Another factor that is known to affect the accuracy of a breath test is the introduction of extraneous forms of alcohol. Because the breath machine is designed to measure microscopic amounts of alcohol from the deep lung air, any extraneous alcohol will result in a dramatically higher breath test result. Taking a small sip of low alcohol content beer, spitting it out and blowing into a breath machine will produce a breath result that would appear to indicate high levels of alcohol poisoning, even though the person actually has no alcohol in his or her body. Police officers would never invite a person to take a swig before testing, obviously, but this becomes a real problem when a person belches or if the person suffers from Gastroesophageal reflux disease (GERD). The tiny amount of alcohol introduced from the stomach gases can dramatically alter a breath test. This applies equally to trapped mouth alcohol that might be blown out during a breath test for people wearing dentures, a retainer or a tongue ring.
Finally, breath testing does not specifically test for alcohol, and this is a serious problem for people who have other chemicals in their body. Acetone, toluene and other organic compounds measure as if they are alcohol. These chemicals can be found in paint and paint thinners as well as a host of other industrial solvents. These chemicals can be absorbed through the skin or inhaled, and even in tiny amounts, these chemicals will create an effect that magnifies the amount of perceived alcohol in the breath sample. Diabetics will actually generate acetone and isopropanol naturally, particularly if the diabetic has consumed alcohol beverages since alcohol tends to interfere with insulin and glucose levels.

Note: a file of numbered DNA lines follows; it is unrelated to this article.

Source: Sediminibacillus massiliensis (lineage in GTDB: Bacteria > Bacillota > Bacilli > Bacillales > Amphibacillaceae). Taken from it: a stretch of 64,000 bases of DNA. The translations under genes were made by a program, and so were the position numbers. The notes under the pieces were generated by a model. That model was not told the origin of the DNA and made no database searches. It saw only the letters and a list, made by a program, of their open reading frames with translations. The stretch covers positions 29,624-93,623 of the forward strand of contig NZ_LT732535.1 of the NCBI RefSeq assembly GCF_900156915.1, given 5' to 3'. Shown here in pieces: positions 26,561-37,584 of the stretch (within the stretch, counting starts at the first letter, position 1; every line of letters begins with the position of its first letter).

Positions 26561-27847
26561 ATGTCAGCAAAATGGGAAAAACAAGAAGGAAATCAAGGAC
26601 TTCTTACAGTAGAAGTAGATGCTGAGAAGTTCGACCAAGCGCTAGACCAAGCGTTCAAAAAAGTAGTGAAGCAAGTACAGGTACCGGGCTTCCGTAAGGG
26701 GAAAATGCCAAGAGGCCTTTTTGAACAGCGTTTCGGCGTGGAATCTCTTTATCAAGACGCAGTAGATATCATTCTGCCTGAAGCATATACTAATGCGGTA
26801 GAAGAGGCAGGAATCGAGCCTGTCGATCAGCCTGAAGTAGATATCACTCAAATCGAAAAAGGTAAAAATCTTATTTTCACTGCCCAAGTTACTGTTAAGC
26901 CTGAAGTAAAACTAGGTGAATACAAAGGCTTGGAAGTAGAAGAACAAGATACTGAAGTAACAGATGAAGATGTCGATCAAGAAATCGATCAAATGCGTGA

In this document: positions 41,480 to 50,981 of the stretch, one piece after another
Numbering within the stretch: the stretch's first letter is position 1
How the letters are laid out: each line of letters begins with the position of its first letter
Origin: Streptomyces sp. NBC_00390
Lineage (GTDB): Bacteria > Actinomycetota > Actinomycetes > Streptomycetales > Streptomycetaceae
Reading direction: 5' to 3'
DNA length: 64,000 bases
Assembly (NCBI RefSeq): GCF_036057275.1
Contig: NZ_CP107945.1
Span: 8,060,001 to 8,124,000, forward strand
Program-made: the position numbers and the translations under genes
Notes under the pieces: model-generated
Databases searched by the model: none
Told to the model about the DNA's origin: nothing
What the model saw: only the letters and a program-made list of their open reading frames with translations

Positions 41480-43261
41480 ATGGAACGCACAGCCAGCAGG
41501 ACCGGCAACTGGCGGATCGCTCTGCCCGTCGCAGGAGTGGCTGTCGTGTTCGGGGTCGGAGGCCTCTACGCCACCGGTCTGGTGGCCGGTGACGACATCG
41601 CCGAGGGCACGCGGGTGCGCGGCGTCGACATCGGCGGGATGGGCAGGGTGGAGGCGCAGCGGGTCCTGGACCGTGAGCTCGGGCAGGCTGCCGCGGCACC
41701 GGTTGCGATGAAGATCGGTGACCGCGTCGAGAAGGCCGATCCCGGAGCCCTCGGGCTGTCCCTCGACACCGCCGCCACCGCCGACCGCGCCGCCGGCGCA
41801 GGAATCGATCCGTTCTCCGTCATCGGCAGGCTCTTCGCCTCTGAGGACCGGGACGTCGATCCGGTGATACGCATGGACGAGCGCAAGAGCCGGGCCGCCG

This set of videos was produced at a BAC and DMT Datamaster Breath Testing Seminar conducted on December 14, 2012. This seminar was presented to Michigan criminal defense lawyers, and I am eternally grateful to John Fusco from NPAS (manufacturer of the Datamaster) for his generous contribution to making this seminar a success. These videos are a bit advanced for the general public, but you can glean some valuable information about breath testing by watching these videos.
Scroll down past the videos for additional breath testing information from the Michigan State Police.
Here is a presentation from Sgt. Perry Curtis and Ken Stecker. Sgt. Curtis is in charge of the breath testing program at the Michigan State Police, and Mr. Stecker is a prosecuting attorney. A few years ago, I filed a lawsuit against the Michigan State Police pointing out the administrative rules and rule-making authority, claiming that the Datamaster handbook constituted procedures under the APA. The Michigan State Police denied this to high-heaven because it would have subjected them to attack. It appears that they have changed their tune, even though they were successful in convincing a Lansing judge that their procedural framework was all hunky dorey. The very arguments I raised in that lawsuit are detailed by Curtis and Stecker in this power point presentation. In any event, this power point presentation contains a lot of great materials for those that are unfamiliar with the Datamaster rules, procedures, and equipment. It is reproduced here without permission as a public record subject to FOIA: